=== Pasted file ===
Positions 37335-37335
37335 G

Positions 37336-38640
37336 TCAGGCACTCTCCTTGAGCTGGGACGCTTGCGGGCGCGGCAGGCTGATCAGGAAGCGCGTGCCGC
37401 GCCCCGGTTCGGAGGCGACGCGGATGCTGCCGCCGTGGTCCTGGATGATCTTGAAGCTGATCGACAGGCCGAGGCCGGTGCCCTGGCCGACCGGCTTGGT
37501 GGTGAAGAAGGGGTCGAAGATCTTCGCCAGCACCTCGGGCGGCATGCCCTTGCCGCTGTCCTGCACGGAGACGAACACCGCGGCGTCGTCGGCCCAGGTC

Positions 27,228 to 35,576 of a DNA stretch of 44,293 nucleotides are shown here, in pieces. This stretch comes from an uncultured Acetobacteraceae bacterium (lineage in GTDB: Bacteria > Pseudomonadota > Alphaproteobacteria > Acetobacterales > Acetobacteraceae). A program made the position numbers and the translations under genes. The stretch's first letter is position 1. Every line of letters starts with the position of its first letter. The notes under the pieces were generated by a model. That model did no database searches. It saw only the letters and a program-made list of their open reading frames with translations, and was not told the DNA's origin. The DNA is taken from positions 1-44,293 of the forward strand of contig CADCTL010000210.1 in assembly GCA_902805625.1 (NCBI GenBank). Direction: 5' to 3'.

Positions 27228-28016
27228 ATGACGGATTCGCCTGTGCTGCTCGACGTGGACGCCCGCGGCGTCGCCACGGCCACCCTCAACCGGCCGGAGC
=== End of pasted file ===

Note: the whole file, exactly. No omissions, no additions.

Positions 37335-37335
37335 G

Positions 37336-38640
37336 TCAGGCACTCTCCTTGAGCTGGGACGCTTGCGGGCGCGGCAGGCTGATCAGGAAGCGCGTGCCGC
37401 GCCCCGGTTCGGAGGCGACGCGGATGCTGCCGCCGTGGTCCTGGATGATCTTGAAGCTGATCGACAGGCCGAGGCCGGTGCCCTGGCCGACCGGCTTGGT
37501 GGTGAAGAAGGGGTCGAAGATCTTCGCCAGCACCTCGGGCGGCATGCCCTTGCCGCTGTCCTGCACGGAGACGAACACCGCGGCGTCGTCGGCCCAGGTC

Positions 27,228 to 35,576 of a DNA stretch of 44,293 nucleotides are shown here, in pieces. This stretch comes from an uncultured Acetobacteraceae bacterium (lineage in GTDB: Bacteria > Pseudomonadota > Alphaproteobacteria > Acetobacterales > Acetobacteraceae). A program made the position numbers and the translations under genes. The stretch's first letter is position 1. Every line of letters starts with the position of its first letter. The notes under the pieces were generated by a model. That model did no database searches. It saw only the letters and a program-made list of their open reading frames with translations, and was not told the DNA's origin. The DNA is taken from positions 1-44,293 of the forward strand of contig CADCTL010000210.1 in assembly GCA_902805625.1 (NCBI GenBank). Direction: 5' to 3'.

Positions 27228-28016
27228 ATGACGGATTCGCCTGTGCTGCTCGACGTGGACGCCCGCGGCGTCGCCACGGCCACCCTCAACCGGCCGGAGC